Collect and Readings for Fourth Sunday after Trinity – Genesis 22.1-14, Jeremiah 28.5-9, Psalm 13, Psalm 89.1-4. 8- 18, Romans 6.12-end, Matthew 10.40 - end
The Prayer for today O God, the protector of all who trust in you, without whom nothing is strong, nothing is holy: increase and multiply upon us your mercy; that with you as our ruler and guide we may so pass through things temporal that we lose not our hold on things eternal; grant this, heavenly Father, for our Lord Jesus Christ’s sake, who is alive and reigns with you, in the unity of the Holy Spirit, one God, now and for ever. Amen.
Some people are unfortunate enough to suffer from vertigo and find that when they are perched anywhere high there is a terrible urge to throw themselves off into that space beneath them. They have to back away from the edge for fear of plunging to their death. It is as if the space commands them, and they have to fight against it. Sin is like that. It pulls us strongly towards our death, and we have a real battle to fight against that urge to go along with its pressurising command. Even while we know that sin is bound to be damaging to us, to those we love, and to our world, our wills and emotions can still drag us over the edge into behaviour which leads to death. As Paul says, it is like being a slave to a tyrannical master, obeying its commands and feeling ‘owned’ by it. It can seem impossibly difficult to imagine how we could ever break free.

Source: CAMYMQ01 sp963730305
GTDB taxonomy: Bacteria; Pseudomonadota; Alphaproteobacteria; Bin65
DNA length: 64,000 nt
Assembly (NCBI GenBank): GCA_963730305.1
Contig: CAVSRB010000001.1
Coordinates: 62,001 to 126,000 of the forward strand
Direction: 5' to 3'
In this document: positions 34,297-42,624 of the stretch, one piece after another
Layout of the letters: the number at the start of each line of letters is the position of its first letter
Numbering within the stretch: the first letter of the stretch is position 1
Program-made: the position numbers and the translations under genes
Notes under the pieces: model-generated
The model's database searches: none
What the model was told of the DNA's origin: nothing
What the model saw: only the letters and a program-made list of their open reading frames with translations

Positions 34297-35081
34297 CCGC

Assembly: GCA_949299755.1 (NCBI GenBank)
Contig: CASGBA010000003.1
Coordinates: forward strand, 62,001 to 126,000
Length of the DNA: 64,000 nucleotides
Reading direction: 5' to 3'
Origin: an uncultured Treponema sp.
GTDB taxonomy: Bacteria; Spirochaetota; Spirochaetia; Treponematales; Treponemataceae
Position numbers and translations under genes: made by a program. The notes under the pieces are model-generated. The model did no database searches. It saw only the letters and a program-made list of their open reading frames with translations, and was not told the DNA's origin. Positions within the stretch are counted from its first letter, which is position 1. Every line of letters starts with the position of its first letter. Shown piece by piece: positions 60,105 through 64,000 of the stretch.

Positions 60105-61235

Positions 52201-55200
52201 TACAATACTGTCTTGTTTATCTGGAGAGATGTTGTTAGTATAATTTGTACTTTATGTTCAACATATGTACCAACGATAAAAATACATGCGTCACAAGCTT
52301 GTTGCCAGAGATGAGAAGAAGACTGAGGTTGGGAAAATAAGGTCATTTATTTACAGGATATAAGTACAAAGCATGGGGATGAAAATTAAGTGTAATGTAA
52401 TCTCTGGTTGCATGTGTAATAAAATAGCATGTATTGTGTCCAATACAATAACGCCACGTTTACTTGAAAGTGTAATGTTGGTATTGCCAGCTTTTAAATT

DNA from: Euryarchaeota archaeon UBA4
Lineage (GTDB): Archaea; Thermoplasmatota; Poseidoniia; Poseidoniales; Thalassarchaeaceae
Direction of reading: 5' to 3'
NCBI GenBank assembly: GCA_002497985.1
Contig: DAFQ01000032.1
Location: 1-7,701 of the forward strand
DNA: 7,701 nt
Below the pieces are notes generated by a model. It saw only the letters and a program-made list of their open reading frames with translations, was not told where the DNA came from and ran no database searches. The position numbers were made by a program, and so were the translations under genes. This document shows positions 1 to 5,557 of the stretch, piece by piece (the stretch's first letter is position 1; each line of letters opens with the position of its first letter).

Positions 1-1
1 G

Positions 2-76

Holding on to Christ, through the cross where that grip of sin has been broken for us into a completely different place. Sin will still attempt to pull us over, but the power of Christ living in us enables us to back away from the edge as free agents, rather than slaves. It is as if, rather than being drawn to look down into the strangely enticing death-fall all the time, we can enjoy the loftiness of the breathtaking view without fear.
It is interesting that Paul talks of sin earning death, which implies hard, wearying work. That is true: living enslaved to sin drains us of energy and wears us down. In contrast, righteous living is not a heavy duty, but a loving happy response to a personal free gift.
In today’s Gospel we are reminded that anyone responding to one of God’s people will actually be responding to their God. This suggests that our behaviour as freed slaves will be obvious to those around us, since we will be behaving differently. Our attitude and outlook will be open and available to good, rather than knotted up with fear and self-absorbed in our own wants and demands. We will be more ready to speak out God’s words rather than pandering to what we think people will want to hear, so that we are popular. But it is important to realise that this change is a natural result of responding to God’s love, and not an unhealed determined effort in which we remain slaves.
Some things to think about:
1. If slaves to righteousness, how are we free?
2. Jesus talks as if our Christian faith will be obvious to people. Is it? Or do we prefer to say what people want to hear, in case we upset them?
Rev’d Fiona Robinson